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What Are the Factors That Improve COVID Vaccine Antibody Response?

  • Authors: News Author: Miriam E. Tucker; CME Author: Charles P. Vega, MD
  • CME / ABIM MOC / CE Released: 4/2/2021
  • Valid for credit through: 4/2/2022, 11:59 PM EST
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Target Audience and Goal Statement

This activity is intended for all clinicians who advise patients about the COVID-19 vaccines.

The goal of this activity is to distinguish variables that might affect the immune response to COVID-19 vaccines.

Upon completion of this activity, participants will:

  • Analyze the relative efficacy of the currently available messenger RNA (mRNA) vaccines against COVID-19 after just one dose
  • Distinguish variables associated with a lower immune response following the mRNA COVID-19 vaccines
  • Outline implications for the healthcare team


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News Author

  • Miriam E. Tucker

    Freelance writer, Medscape


    Disclosure: Miriam E. Tucker has disclosed no relevant financial relationships.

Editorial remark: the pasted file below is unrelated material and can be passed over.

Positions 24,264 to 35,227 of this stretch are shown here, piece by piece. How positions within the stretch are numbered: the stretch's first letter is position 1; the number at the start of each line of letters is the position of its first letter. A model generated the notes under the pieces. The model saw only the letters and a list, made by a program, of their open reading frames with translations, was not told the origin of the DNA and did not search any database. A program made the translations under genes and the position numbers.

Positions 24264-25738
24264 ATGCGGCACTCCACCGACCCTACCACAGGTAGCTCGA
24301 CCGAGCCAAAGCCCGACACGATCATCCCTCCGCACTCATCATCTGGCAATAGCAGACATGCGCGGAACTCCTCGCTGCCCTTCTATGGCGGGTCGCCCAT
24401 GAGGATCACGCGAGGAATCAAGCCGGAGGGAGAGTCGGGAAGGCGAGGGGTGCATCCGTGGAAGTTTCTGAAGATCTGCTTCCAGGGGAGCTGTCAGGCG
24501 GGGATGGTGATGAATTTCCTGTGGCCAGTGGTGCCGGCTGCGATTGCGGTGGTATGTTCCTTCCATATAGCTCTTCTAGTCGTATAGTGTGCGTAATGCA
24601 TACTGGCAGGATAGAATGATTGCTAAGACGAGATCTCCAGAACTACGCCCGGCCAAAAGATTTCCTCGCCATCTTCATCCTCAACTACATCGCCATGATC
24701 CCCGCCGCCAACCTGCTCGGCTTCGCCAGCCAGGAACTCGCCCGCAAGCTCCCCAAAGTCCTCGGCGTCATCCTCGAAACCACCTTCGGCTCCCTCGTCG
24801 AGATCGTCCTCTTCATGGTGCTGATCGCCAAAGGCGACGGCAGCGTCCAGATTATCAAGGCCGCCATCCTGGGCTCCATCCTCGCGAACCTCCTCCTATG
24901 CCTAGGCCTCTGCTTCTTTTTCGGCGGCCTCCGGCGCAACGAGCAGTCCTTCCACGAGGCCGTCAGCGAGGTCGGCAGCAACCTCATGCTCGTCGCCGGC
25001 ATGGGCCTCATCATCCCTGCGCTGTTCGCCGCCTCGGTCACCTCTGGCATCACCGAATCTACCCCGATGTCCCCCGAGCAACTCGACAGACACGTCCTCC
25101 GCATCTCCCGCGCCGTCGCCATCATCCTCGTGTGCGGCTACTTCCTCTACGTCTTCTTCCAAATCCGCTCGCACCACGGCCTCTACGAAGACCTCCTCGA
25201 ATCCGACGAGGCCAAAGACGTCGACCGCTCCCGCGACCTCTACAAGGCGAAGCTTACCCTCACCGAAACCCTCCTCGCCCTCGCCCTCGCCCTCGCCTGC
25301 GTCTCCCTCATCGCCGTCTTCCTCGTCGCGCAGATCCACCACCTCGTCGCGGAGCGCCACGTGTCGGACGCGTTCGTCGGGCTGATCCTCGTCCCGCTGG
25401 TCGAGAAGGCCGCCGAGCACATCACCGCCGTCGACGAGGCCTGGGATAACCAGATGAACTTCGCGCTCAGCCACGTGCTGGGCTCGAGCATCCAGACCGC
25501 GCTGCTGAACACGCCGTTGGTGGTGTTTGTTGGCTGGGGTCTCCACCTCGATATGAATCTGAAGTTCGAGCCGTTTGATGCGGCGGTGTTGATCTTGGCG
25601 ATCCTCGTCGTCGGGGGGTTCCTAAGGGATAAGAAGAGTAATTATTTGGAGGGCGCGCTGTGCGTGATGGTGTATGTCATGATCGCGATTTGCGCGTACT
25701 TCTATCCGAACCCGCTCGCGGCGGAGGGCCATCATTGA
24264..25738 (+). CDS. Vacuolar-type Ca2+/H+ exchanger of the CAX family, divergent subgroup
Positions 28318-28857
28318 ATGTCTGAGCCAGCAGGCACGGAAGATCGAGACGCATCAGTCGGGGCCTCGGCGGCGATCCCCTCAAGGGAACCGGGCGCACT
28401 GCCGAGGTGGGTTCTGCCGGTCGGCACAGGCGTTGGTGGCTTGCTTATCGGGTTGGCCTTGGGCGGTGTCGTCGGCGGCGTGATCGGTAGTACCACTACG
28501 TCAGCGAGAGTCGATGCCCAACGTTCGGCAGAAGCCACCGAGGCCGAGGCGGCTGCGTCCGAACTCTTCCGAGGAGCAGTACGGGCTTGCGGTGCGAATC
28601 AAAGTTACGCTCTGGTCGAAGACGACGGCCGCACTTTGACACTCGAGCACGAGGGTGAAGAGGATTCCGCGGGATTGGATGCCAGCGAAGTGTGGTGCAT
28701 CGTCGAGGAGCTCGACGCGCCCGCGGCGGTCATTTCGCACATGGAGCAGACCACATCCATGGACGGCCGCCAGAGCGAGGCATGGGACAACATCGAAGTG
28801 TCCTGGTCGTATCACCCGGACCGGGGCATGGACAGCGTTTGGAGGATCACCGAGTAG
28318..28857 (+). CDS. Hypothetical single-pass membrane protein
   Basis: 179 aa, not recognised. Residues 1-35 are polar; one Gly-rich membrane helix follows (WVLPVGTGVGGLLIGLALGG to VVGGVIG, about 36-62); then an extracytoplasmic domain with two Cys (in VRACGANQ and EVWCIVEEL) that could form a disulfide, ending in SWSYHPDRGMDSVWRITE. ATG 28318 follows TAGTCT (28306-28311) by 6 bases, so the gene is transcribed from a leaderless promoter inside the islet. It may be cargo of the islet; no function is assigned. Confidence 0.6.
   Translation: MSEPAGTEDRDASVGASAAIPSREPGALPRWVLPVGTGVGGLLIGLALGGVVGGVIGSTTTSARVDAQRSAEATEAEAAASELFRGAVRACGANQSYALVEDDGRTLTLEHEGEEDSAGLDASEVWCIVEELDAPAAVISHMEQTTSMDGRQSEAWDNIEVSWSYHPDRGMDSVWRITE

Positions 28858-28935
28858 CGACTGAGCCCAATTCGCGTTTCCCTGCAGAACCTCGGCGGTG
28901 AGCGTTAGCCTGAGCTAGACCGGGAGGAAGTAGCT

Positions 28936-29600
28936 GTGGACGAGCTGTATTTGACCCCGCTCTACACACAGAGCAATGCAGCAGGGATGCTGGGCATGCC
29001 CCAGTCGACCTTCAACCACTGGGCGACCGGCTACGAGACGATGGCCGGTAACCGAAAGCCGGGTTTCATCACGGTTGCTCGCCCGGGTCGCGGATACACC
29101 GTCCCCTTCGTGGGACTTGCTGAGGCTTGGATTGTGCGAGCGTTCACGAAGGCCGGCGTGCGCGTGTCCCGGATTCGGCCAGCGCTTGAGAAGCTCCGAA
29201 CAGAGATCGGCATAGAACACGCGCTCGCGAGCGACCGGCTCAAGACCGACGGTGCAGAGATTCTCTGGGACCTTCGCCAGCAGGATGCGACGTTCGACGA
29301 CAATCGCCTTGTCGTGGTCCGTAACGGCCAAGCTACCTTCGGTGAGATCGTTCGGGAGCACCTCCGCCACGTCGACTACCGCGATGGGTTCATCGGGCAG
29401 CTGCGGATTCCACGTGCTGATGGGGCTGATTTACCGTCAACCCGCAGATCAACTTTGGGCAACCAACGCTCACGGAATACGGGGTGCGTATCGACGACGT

CME Author

  • Charles P. Vega, MD

    Health Sciences Clinical Professor of Family Medicine
    University of California, Irvine School of Medicine
    Irvine, California


    Disclosure: Charles P. Vega, MD, has disclosed the following relevant financial relationships:
    Served as an advisor or consultant for: GlaxoSmithKline

Editor/CME Reviewer

  • Esther Nyarko, PharmD

    Associate Director, Accreditation and Compliance Medscape, LLC


    Disclosure: Esther Nyarko, PharmD, has disclosed no relevant financial relationships.

Nurse Planner

  • Hazel Dennison, DNP, RN, FNP-BC, CHCP, CPHQ, CNE

    Associate Director, Accreditation and Compliance Medscape, LLC


    Disclosure: Hazel Dennison, DNP, RN, FNP-BC, CHCP, CPHQ, CNE, has disclosed no relevant financial relationships.

Medscape, LLC staff have disclosed that they have no relevant financial relationships.

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What Are the Factors That Improve COVID Vaccine Antibody Response?

Authors: News Author: Miriam E. Tucker; CME Author: Charles P. Vega, MDFaculty and Disclosures

CME / ABIM MOC / CE Released: 4/2/2021

Valid for credit through: 4/2/2022, 11:59 PM EST